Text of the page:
What am I doing wrong? I Googled this and read about how even an idiot can grow basil. Is there some voodoo I should know about? How much and what "flavor" of sun does it need? Watering regime? Something special about the soil or pot? My plants aren't big enough to remove the apical meristem; I figure height vs. bushiness is a luxury I can't afford right now.

All advice about growing basil and comments about me being a dumbass are welcome. Alternatively, I will accept suggestions about how to preserve basil (and hopefully not always in pesto form), should I need to resort to buying the $5-for-a-giant-box-is-the-only-thing-available-at-the-grocery-store stuff.


Wednesday, August 18, 2010

Texting in labs

Another start of the semester post - Do your workplaces have rules about cell phone use in working labs? We have a kid in the lab that seems to be constantly on his phone texting. So I think with our new hires this week we need to lay down a rule about no cell phone use in the lab - go outside to talk or text. But I always wimp out of disciplining students. Ack. Though I did fire one last Friday! The students don't seem to take the lab job seriously - it is a real job - work the hours you say you will work or we'll fire you as we did last week! It's been a month of transition with a key lab person gone, another person brought on by the higher ups and trying to figure his role in our work life, realizing I don't really know what goes on in the lab, wondering if past people slacked off, etc.

On a positive note I found great dog trainers for the rust-colored one (great code name eh?) and he's much better with visitors and not attacking people on walks! It was mainly my behavior that needed to be modified. I need them to come in here and train me to get after students.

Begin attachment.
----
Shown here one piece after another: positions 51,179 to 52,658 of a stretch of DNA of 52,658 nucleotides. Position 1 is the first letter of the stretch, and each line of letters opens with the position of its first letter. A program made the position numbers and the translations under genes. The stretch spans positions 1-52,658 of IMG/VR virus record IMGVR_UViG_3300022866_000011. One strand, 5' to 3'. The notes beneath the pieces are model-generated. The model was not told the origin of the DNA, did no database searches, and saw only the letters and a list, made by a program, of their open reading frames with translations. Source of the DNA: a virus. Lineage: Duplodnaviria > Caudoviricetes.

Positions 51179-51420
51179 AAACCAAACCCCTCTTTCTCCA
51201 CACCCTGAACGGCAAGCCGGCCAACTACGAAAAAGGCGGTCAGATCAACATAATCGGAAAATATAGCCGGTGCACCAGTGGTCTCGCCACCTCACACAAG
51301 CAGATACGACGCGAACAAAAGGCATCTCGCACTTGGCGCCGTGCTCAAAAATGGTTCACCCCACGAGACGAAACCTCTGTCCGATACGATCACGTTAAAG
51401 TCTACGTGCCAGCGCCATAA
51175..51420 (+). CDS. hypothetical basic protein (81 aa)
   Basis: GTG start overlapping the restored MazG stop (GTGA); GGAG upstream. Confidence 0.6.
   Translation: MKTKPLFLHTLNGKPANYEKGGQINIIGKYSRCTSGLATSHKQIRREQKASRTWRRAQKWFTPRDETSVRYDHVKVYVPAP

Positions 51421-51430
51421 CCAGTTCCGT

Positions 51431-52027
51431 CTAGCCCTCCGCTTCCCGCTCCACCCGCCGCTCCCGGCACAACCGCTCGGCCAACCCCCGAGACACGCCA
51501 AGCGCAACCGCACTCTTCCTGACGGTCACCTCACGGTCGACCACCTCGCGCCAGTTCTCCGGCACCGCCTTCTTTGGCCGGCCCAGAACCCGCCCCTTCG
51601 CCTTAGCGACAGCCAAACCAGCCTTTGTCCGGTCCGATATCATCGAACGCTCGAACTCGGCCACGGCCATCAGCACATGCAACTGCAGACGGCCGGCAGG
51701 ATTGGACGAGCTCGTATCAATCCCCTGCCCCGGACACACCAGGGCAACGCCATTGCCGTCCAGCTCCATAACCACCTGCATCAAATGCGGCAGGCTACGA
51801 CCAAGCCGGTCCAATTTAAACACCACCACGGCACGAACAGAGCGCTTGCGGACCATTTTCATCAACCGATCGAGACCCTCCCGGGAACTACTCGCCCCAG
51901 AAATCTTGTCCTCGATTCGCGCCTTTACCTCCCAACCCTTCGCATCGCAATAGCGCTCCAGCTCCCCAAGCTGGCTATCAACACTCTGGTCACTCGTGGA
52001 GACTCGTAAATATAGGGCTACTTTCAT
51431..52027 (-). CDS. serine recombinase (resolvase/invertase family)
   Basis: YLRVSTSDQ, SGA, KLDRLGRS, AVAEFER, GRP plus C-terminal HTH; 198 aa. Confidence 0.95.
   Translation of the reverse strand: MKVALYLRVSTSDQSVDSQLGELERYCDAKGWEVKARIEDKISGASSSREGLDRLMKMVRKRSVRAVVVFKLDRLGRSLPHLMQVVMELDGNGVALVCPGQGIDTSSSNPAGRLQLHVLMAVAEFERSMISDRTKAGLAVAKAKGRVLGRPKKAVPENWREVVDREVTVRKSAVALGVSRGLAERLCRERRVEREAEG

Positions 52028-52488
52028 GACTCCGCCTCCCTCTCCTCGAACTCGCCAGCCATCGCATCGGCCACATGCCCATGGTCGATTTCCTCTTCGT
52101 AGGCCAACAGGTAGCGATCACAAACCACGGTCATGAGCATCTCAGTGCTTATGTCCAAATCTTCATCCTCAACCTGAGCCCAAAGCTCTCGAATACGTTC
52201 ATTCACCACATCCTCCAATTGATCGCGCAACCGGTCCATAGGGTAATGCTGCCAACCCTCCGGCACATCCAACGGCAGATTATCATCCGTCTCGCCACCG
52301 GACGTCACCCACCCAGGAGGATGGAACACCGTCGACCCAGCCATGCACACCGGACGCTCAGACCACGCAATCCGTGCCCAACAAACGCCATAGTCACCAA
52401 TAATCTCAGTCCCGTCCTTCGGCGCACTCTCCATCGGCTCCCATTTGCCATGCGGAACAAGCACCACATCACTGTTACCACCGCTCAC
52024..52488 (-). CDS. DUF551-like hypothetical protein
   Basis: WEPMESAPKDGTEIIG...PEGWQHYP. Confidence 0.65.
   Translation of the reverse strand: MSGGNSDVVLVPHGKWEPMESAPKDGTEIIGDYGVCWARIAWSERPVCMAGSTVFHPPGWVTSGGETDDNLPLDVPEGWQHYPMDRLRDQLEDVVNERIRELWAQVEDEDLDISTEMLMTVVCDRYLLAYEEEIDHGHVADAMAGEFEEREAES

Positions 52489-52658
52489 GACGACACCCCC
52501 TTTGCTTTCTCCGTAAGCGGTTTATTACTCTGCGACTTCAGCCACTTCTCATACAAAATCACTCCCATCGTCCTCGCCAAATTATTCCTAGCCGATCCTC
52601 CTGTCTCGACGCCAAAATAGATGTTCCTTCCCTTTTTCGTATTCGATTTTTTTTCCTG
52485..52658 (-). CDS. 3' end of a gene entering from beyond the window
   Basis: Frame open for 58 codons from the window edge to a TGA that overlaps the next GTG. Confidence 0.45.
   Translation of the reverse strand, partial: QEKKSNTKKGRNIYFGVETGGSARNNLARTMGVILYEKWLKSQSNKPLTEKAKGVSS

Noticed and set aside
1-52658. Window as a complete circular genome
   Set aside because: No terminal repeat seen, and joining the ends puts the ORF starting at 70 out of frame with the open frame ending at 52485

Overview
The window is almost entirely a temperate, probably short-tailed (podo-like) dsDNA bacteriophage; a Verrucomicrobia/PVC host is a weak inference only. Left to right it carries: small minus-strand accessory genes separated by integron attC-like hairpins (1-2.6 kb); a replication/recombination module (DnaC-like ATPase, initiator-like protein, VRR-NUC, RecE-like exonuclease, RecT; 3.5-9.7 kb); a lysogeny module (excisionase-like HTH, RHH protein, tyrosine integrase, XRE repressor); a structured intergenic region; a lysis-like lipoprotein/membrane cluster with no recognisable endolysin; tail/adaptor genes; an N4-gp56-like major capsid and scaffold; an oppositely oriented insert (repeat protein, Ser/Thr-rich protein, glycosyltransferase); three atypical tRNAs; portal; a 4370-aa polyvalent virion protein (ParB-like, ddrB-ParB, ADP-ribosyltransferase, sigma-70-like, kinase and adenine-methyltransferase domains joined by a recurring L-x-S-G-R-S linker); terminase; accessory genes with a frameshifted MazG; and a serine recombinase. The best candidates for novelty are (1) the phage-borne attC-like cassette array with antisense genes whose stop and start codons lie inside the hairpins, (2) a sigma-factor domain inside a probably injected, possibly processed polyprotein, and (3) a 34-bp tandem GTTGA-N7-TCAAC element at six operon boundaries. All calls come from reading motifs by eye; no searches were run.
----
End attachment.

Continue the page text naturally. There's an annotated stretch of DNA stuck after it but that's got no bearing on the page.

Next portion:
It begins again

Good Luck to Sparkling Squirrel on her first day of classes at the new school!

Monday, August 16, 2010

"Please Do Not Throw Paper Towels and Trash on the Floor"

I feel like such a fuddy-duddy, but I find myself thinking, "What has society come to when we need signs like that in a college women's bathroom*?"
*that, incidentally, has obvious trash cans right next to the paper towel dispensers

Wednesday, August 4, 2010

I'm a Yankee now

No more Confederate flags. Yippee! We relocated to the lush and liberal (relatively speaking) Hudson Valley, a mere 90 miles from NYC.....and with a view of the Catskills out our front window. I'm very happy to be in a new (albeit still not tenure-track) position, and the hubby is very happy to be going to school (a Masters in Regional Planning/Geography with the goal of ridding the world of cars). A crazy, somewhat spontaneous move on our part, but the pieces are falling into place. Our house comes equipped with kayaks, so feel free to swing by for a little boating or hiking or blueberry picking near our rural digs.

I hope you are all well. Though I don't comment often, I do check the blog and wish you all well in your respective corners of the world!!